Internet Connectivity

Before you can get to 'computing' you've got to get connected. Learn about things like modem speed, broadband connections, T1 lines and satellite internet.

How do you access the Internet other than dial-up if you live too far from a phone company office for DSL and there is no cable TV on your street? Satellite Internet access may be worth considering.

It can be truly frustrating -- one minute you're zipping along just fine, the next, you can't get one page to load. What's causing the backup? Cable modems are part of a loop that begins at the cable company's central office, goes through a certain neighborhood or area, and comes back to the central office.

Fiber-optic lines have revolutionized long-distance phone calls, cable TV and the Internet. It's a really cool technology that enables the long-distance transmission of data in light signals, and is probably used in more ways than you think.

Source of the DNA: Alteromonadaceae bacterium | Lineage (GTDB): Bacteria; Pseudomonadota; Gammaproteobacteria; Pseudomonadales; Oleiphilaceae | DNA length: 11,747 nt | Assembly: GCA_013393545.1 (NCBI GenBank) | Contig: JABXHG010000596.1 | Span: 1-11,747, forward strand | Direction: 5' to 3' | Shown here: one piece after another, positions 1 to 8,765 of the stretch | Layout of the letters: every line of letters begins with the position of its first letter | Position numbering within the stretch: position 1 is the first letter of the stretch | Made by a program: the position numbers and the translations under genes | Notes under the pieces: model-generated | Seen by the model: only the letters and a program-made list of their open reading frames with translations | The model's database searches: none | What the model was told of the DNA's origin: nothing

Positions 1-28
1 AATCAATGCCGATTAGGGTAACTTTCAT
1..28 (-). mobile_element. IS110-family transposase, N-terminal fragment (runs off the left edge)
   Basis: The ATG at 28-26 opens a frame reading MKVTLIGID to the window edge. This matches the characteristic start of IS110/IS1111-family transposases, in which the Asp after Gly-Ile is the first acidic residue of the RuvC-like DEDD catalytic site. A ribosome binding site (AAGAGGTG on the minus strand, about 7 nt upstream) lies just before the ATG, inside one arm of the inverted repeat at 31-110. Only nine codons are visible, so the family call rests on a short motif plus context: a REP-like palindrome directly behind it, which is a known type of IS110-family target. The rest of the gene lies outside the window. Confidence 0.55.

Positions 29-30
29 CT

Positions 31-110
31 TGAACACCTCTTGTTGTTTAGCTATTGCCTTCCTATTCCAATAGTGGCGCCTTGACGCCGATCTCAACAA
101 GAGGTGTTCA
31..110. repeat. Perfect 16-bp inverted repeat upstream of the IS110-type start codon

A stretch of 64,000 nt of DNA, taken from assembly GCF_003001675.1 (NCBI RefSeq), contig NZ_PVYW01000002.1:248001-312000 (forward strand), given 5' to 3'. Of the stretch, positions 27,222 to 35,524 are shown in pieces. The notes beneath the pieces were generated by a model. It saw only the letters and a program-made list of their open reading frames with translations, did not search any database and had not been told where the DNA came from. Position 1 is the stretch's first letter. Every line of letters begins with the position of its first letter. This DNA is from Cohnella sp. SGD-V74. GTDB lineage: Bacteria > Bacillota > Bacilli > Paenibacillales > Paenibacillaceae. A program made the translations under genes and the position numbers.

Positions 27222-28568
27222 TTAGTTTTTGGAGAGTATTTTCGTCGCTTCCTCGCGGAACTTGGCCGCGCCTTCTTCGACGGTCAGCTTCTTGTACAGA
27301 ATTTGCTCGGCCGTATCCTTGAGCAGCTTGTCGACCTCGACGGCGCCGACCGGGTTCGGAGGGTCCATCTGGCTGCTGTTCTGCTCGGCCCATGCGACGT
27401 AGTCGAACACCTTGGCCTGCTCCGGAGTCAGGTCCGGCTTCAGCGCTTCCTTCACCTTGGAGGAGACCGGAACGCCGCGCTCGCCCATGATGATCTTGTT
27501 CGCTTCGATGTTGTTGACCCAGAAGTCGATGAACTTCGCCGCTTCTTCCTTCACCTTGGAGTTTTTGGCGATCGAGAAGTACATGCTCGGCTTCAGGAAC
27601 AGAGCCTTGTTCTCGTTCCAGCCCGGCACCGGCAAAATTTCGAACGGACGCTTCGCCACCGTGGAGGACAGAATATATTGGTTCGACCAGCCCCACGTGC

How far will the Internet go? The next phase of the Internet will take us to far reaches of our solar system and lay the groundwork for a communications system for manned missions to Mars and planets beyond.

Learn how a cable modem works and see how dozens of television channels plus any Web site out there can flow over a single coaxial cable into your home.

When you connect to the Internet, you might connect through a regular modem, a local-area network connection, a cable modem or a digital subscriber line (DSL) connection. DSL is a very high-speed connection that uses the same wires as a regular telephone line.

What's so special about a T1 line? It means the phone company has brought a fiber optic line into your office that can carry data at a rate of 1.544 megabits per second!

Much of the world still uses a standard modem to connect to the Internet. In this article, we'll start with the original 300-baud modems and progress all the way through to the ADSL configurations.